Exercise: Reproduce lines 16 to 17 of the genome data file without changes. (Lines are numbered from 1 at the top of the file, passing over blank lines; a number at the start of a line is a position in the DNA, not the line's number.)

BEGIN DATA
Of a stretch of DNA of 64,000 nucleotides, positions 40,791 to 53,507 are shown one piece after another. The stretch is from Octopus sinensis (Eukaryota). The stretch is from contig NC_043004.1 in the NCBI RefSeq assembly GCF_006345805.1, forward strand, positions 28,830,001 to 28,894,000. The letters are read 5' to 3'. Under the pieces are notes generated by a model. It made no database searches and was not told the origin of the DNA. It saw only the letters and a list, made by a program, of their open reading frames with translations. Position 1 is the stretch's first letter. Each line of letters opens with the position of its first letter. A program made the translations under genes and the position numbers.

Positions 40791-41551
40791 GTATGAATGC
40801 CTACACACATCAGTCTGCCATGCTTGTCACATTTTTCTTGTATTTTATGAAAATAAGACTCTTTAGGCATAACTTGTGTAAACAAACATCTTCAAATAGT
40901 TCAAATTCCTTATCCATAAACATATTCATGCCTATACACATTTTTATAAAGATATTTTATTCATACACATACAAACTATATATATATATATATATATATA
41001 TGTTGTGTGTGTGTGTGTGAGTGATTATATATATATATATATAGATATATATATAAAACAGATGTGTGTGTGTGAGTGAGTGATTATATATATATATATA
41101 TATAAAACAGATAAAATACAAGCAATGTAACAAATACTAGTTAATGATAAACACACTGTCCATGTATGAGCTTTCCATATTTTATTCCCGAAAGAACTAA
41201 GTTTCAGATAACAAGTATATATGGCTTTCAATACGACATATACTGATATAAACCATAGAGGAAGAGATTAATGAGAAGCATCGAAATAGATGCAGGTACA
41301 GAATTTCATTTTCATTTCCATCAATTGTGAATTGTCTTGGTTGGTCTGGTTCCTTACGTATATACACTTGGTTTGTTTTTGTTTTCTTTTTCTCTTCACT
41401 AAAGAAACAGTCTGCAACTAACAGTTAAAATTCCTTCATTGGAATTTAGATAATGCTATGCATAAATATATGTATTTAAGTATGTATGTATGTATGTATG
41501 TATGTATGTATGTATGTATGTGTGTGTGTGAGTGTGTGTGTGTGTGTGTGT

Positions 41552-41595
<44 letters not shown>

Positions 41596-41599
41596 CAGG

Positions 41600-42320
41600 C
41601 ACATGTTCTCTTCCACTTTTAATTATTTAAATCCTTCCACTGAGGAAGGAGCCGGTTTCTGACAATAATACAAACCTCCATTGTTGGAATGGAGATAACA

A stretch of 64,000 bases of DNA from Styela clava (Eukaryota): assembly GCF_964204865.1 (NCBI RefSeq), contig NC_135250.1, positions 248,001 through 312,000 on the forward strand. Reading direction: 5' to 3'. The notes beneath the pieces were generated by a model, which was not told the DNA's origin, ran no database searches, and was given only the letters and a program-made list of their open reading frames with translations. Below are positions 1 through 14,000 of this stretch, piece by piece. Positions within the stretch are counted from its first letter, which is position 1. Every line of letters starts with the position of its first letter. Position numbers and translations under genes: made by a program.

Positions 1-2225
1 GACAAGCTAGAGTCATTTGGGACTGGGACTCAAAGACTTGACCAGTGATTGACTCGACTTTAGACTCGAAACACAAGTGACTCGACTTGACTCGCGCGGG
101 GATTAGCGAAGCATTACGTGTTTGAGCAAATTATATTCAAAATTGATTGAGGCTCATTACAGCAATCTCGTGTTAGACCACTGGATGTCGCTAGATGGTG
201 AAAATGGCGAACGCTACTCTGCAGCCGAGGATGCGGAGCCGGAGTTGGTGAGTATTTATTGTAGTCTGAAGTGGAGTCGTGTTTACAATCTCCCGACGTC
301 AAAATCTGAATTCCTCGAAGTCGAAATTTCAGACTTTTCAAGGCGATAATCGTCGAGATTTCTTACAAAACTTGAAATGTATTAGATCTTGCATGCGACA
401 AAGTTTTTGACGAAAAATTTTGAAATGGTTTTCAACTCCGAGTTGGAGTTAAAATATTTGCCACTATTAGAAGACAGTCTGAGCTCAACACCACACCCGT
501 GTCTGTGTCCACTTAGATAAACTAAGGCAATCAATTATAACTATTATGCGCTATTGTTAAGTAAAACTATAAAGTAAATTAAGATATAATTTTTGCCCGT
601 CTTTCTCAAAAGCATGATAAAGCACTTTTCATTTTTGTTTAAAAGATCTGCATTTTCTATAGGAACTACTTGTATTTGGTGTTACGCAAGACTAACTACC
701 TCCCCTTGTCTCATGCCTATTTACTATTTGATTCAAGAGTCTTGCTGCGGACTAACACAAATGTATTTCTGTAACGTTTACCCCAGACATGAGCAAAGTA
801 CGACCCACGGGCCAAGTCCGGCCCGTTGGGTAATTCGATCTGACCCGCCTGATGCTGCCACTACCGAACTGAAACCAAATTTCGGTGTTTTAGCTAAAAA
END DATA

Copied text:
Positions 41600-42320
41600 C